genius for this sort of thing; in my field, Sinology, George Kennedy of Yale
          was conspicuous for it. As far as my experience or my reading go, that is a
          gift which few have; it can to some extent be developed. The other key is
          good old Germanic thoroughness; seeing the work through to the end, without
          getting distracted by the byways, and then getting it out the door in 14
          pages or less. This skill is a little more common than the first; it too
          (including the much-neglected concision aspect) is developable up to a
          point, and worth cultivating up to that point.

          The rub is that very few people have both skills; they might even be said to
          imply opposite temperaments. That is why a good research team (a concept
          almost unknown in the humanities, but fertile where it *is* known) usually
          includes a good finder as well as a good completer. Or a good finder and
          fourteen good completers. Consider Edison, or Rutherford, or Pauling. That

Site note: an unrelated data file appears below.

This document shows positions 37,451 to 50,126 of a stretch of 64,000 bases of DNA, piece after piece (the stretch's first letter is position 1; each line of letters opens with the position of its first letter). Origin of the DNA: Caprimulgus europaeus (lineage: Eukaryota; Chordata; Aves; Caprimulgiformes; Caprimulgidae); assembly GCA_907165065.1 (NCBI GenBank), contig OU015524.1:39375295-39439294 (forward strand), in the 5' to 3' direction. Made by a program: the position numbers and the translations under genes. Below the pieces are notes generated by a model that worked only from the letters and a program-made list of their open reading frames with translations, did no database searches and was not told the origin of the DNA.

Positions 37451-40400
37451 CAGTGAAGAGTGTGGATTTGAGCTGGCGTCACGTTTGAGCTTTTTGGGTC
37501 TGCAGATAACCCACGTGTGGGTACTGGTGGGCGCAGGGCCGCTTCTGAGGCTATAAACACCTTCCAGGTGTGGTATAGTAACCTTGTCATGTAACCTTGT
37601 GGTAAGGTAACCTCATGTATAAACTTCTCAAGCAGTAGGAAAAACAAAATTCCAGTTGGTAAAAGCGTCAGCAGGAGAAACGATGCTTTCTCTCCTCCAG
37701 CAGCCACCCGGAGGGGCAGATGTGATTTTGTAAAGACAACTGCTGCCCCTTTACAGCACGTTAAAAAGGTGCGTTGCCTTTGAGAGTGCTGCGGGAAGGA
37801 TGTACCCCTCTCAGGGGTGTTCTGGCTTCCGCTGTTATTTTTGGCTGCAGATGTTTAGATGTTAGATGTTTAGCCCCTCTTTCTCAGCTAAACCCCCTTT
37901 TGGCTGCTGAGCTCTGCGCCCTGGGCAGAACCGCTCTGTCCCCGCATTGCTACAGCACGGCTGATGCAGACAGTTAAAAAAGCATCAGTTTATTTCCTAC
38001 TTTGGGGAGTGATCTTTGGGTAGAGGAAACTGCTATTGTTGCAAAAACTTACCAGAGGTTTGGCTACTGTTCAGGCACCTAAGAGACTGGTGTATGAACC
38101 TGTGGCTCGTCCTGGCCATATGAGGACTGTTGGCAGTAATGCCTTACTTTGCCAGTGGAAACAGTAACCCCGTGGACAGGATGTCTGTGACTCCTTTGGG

is how people do it, who care about doing it consistently.

          Jeffrey G's survey reminds me a little of the one undertaken a while back
          among mathematicians, to discover the roots of mathematical creativity.
          Hadamard has a little book on the results (The Psychology of Invention in
          the Mathematical Field); worth reading for anyone who cares about these
          things. See also Beveridge, The Art of Scientific Investigation (also much
          reprinted). This literature is not much known among humanists. And sure
          enough, the research productivity of humanists (as against their logorrhea,
          which is after all not quite the same thing) is notably low. Which may be
          why, in the current worldwide budget narrows, physical science vacancies are